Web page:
I asked him what it was like to hear his song on the radio. He answered, “Oh man, it was such a gas. Such a gas.” The band began presenting their own festivals in a field behind the shack where Randall and Mike lived. (Tom still lived at home, but used it just as a place to crash.) Tom and the boys reckoned that if they put up some posters and got some other bands on the bill, they could have a successful rock event. And it worked. Several thousand people flocked to the show. Following the first festival, some local promoters proposed the idea of doing another one, for which they enlisted many bands. It was also a massive success. The cops showed up, but knew if they attempted to shut down the show the crowd might become a mob and riot. Afterwards, Mike and Randall were told they were being evicted. Figuring at that point that they had nothing to lose, they held a third festival, which also was an immense success. “…that was the key to our success,” said Tom. “We became really famous around town, and when we played, a lot of people came. Before that, we used to play at Dub’s. We would play there six nights a week. Five sets a night. Got a hundred bucks a piece a week.”
The Dub’s gig did more for them than generate money. It also taught them how to be a band. But at Dub’s, the crowd wanted covers, and Tom yearned to play his own songs. So to get around this problem, he would say, “Here’s one by Santana,” and play an original.
Tom and the band increasingly felt they were on a merry-go-round, playing all the same places over and again. “So that’s when California came into the picture,” he said. “… we were constantly just trying to keep enough gigs to pay the rent, and keep working. But we could see it wasn’t going anywhere. How big can you get in Gainesville? We had certainly hit the top of the ladder there. We were probably even then the most famous band in Gainesville… I still meet people who tell me they saw Mudcrutch. But we knew we had to break out of there.”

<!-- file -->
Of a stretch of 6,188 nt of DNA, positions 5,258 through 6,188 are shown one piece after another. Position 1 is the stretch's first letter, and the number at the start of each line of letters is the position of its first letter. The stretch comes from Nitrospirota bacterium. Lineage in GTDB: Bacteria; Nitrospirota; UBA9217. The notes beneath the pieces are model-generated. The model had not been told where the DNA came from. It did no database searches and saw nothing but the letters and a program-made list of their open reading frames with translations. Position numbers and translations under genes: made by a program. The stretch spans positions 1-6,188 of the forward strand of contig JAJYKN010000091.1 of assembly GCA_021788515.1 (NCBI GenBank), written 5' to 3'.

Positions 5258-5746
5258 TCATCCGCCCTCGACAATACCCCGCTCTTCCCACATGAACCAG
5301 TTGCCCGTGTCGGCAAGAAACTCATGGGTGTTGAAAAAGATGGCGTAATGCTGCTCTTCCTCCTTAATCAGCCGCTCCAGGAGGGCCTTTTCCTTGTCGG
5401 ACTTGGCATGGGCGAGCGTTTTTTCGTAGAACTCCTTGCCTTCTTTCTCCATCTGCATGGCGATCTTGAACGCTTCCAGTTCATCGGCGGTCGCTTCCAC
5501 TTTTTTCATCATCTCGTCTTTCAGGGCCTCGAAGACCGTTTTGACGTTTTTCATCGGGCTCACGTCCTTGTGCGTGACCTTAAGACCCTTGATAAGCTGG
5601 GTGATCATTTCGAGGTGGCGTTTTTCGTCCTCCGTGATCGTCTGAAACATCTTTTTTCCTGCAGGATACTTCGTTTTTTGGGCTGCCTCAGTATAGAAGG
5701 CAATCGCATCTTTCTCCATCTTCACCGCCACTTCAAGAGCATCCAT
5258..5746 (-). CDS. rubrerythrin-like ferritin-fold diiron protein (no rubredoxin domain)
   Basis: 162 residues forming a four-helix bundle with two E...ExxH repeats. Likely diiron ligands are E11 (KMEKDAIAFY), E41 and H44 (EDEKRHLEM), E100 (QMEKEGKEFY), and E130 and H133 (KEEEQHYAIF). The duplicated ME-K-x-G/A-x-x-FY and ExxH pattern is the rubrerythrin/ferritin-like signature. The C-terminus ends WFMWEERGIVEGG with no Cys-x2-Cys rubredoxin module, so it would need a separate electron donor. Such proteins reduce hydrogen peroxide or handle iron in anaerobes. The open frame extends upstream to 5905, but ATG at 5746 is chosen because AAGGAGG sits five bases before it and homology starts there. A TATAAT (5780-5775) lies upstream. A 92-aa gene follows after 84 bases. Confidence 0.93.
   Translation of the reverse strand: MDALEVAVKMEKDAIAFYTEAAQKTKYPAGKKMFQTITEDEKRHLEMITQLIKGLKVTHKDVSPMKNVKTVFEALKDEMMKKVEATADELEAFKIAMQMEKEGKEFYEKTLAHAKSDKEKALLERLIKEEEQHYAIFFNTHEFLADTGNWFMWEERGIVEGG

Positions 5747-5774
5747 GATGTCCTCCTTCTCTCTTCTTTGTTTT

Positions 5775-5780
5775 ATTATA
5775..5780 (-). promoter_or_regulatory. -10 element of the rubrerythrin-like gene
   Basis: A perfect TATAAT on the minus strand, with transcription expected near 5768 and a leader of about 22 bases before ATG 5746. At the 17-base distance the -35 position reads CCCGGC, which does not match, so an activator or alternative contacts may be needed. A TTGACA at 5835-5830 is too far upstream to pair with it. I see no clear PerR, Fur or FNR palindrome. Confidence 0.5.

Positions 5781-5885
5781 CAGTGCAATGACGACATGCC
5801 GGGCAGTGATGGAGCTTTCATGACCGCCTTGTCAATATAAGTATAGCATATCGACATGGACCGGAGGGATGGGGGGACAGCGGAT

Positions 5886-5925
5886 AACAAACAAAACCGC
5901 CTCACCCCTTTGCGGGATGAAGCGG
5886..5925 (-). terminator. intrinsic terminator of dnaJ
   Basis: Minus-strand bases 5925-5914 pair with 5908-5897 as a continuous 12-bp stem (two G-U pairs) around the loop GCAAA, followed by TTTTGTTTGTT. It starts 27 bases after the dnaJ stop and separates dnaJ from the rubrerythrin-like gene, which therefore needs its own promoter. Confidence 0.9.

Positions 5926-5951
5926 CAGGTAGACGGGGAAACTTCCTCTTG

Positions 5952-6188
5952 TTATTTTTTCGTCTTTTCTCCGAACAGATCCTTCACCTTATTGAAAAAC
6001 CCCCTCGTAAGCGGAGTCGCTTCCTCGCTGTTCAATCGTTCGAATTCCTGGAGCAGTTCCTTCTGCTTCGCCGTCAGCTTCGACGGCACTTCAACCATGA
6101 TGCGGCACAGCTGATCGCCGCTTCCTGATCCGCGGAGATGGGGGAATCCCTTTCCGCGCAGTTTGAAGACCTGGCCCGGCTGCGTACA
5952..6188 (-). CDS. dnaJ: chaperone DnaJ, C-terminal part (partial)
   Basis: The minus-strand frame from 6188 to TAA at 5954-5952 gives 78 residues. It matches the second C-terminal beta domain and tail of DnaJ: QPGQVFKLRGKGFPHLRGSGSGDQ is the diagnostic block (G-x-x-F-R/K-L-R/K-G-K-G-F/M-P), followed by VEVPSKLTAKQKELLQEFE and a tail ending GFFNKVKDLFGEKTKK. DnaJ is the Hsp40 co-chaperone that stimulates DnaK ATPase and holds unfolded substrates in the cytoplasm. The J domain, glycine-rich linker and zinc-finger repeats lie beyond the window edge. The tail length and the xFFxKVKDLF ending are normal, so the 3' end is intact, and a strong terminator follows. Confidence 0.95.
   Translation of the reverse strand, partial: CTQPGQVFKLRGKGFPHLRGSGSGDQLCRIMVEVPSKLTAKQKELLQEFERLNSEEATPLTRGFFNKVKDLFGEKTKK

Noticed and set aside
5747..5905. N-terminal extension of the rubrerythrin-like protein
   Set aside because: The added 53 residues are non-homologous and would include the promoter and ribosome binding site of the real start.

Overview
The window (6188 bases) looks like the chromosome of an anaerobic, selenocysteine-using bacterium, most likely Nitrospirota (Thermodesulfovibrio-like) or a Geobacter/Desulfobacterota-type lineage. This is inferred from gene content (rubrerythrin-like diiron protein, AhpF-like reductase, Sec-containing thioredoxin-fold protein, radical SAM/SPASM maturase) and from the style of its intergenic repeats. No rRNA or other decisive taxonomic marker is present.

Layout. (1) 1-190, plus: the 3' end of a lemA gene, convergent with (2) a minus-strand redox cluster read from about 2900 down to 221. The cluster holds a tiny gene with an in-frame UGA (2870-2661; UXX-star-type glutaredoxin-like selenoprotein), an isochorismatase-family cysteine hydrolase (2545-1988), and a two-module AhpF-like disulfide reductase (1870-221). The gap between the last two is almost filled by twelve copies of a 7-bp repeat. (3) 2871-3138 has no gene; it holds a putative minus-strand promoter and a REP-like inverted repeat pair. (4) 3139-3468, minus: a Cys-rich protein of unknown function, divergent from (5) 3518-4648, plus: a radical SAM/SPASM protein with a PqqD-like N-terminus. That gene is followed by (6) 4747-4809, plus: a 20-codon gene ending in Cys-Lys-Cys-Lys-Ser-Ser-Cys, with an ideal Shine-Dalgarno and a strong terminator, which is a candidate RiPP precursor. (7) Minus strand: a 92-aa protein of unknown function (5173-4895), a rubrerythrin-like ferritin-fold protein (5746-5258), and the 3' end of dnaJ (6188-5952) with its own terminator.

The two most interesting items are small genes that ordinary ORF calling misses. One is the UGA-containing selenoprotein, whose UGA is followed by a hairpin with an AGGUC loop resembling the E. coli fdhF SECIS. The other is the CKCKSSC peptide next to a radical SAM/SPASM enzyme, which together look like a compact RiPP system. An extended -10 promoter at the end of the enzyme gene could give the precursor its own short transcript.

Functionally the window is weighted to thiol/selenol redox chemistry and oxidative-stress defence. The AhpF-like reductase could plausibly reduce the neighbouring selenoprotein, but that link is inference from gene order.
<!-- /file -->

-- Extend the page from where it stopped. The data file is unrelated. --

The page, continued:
So, along with their girlfriends, the members of Mudcrutch piled into a van, and headed west to California. It was a momentous trip for Tom, who had never been west of the Mississippi. He delighted in simple pleasures along the way, such as the sighting of real cacti.
The first day that they arrived in Hollywood, the group – led by Tom – began dropping in on record companies with their tape. Tom said he felt that it didn’t matter if he got rejected; he only needed one company to say yes.
“The only addresses we had,” he said, “we’d written down from record ads in Rolling Stone. And I was trying to find some more, so I went into Ben Frank’s diner on Sunset, and I went to a phone booth to look up record companies. And on the floor of the phone booth there was a piece of paper… and it’s a list of twenty record companies, with their phone numbers and addresses… I kind of went, `There’s a lot of people doing this.’ But I swear to God it was there.” On that very first day, the band “hit paydirt” at MGM, where they were invited to record a single. The next day London Records also expressed interest in the band, wanting to sign them right away. Following that, Capitol Records also got on the Mudcrutch bandwagon: “[They] wanted to book demo time in their studio. We were so silly and indignant that we didn’t want to do a demo, and we didn’t know there was a difference between record companies. We were really green. We just felt that if they put out records, that was fine with us. We didn’t know there’d be any difference between Shelter Records or Capitol Records. They all put out records nationally, or internationally. That’s all we were interested in.